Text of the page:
Emergency Medicine Physician Fails to Diagnose Sepsis

Michael Talve, CEO

Written by
— Updated on September 29, 2017

This case involves a ten-year-old male patient who was taken to the hospital by EHS with vomiting, fever, and left lower leg pain after injuring himself in a basketball game. The patient was worked up by the emergency room (ER) physician and diagnosed with dehydration. The patient was discharged with instructions to follow up with his primary care physician in the event any new symptoms arise. A few days later, the patient was readmitted to the hospital after experiencing a bout of intractable vomiting. His working diagnosis and admission was now supported on the basis of septic shock. He was transferred to the intensive care unit but was unable to be properly resuscitated. The patient fell into severe sepsis with multiple organ dysfunction and expired five days after he presented to the emergency room.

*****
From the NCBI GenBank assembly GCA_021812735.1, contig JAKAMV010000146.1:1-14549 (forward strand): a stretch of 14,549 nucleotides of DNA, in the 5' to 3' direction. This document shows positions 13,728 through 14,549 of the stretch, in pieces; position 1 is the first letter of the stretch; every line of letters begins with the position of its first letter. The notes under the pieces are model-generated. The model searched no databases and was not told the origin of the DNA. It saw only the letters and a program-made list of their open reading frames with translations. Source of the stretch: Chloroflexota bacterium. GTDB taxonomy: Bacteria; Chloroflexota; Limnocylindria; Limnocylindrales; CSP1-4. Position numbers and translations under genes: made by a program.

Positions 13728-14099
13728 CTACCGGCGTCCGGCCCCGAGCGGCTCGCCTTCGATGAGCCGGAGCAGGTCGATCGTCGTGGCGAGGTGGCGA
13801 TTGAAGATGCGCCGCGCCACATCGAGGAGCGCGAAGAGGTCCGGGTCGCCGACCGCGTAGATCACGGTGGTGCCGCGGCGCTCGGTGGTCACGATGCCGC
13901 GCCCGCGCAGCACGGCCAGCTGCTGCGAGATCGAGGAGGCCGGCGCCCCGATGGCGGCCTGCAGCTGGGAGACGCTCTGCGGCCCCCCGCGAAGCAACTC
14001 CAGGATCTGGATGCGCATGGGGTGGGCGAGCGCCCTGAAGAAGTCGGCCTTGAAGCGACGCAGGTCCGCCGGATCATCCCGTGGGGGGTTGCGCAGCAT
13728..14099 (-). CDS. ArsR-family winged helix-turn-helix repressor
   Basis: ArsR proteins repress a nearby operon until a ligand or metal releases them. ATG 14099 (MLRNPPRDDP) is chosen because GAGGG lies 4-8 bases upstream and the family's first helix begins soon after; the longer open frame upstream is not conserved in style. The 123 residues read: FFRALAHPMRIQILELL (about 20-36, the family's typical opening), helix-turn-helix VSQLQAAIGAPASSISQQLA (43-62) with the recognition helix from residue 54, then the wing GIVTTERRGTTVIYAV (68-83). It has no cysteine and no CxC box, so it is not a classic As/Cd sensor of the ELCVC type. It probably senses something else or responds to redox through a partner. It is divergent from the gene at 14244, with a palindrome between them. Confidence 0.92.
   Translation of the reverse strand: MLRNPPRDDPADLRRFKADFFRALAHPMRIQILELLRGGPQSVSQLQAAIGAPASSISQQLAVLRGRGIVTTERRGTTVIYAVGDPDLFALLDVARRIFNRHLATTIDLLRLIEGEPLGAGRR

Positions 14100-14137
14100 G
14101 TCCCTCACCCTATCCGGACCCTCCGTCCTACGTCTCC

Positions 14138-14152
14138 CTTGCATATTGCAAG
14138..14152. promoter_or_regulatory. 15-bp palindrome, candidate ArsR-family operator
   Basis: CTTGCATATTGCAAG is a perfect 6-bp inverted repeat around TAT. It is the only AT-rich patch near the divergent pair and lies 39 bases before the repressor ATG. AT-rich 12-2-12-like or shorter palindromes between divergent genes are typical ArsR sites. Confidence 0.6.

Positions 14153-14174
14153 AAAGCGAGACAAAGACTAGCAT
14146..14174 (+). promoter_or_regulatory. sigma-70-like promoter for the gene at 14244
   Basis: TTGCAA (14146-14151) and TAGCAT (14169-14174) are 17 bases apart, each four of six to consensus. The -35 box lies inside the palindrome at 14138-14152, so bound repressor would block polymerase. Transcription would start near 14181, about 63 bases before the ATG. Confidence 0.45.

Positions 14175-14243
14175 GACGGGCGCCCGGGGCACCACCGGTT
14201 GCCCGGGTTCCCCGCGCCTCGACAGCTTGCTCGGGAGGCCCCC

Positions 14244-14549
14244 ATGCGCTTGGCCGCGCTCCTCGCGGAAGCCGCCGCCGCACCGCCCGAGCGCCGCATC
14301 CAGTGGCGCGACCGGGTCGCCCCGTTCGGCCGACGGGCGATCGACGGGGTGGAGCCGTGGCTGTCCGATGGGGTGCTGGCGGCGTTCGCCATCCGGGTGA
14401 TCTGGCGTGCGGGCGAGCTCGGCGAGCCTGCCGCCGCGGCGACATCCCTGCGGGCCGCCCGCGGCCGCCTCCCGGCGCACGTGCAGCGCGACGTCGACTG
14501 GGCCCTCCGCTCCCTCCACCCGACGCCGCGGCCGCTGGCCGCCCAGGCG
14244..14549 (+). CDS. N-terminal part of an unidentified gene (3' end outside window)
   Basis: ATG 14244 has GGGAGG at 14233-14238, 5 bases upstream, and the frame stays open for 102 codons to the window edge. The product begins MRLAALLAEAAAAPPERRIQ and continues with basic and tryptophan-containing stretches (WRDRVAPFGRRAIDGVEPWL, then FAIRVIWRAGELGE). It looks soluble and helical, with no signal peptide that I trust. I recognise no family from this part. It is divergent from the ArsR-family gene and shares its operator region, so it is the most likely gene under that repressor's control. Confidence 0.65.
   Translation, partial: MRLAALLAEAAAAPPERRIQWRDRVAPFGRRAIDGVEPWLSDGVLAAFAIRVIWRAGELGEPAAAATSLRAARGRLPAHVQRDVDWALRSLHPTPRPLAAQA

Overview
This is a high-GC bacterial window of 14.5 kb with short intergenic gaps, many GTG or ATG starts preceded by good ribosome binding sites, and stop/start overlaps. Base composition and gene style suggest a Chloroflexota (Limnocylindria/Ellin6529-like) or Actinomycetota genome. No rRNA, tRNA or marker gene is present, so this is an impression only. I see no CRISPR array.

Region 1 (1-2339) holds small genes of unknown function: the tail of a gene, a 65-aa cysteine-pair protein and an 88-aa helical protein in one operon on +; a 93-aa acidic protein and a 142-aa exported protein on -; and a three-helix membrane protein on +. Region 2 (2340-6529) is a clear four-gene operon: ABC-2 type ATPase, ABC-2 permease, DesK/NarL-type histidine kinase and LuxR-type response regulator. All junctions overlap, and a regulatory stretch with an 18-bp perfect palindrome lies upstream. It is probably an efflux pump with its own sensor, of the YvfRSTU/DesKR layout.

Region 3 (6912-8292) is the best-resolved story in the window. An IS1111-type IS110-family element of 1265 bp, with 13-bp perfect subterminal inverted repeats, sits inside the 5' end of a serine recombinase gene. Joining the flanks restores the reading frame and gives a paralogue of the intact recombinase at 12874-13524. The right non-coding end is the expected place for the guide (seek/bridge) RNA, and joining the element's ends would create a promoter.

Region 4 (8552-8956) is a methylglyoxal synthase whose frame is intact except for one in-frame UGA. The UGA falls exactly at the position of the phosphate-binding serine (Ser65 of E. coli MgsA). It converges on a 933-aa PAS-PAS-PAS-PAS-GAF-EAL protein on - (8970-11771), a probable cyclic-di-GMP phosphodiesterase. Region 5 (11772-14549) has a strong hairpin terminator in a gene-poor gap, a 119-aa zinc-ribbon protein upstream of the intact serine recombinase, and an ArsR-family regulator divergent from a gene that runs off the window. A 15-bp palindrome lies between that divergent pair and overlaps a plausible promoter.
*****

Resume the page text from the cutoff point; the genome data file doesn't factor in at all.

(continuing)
Question(s) For Expert Witness

  • 1. Should this patient have been more extensively evaluated upon his first emergency room visit and what is the standard of care in diagnosing sepsis?

Expert Witness Response E-000781

SIRS is the body’s natural response to any insult of infectious or noninfectious origin. Sepsis can be diagnosed once the criteria for SIRS is met, and the responsible insult is identified. In order to completely evaluate for SIRS, a number of tests must be done. These include blood cultures, urinalysis and culture, cardiac enzymes, amylase, lipase spinal fluid, and liver profiles. Routine screenings can also be run, as well as other, more specific lab tests based on the patient’s history and physical exam findings. In the event of pediatric cases of sepsis, it is important to note that sepsis may present with other complications of infection without meeting the exact SIRS criteria.

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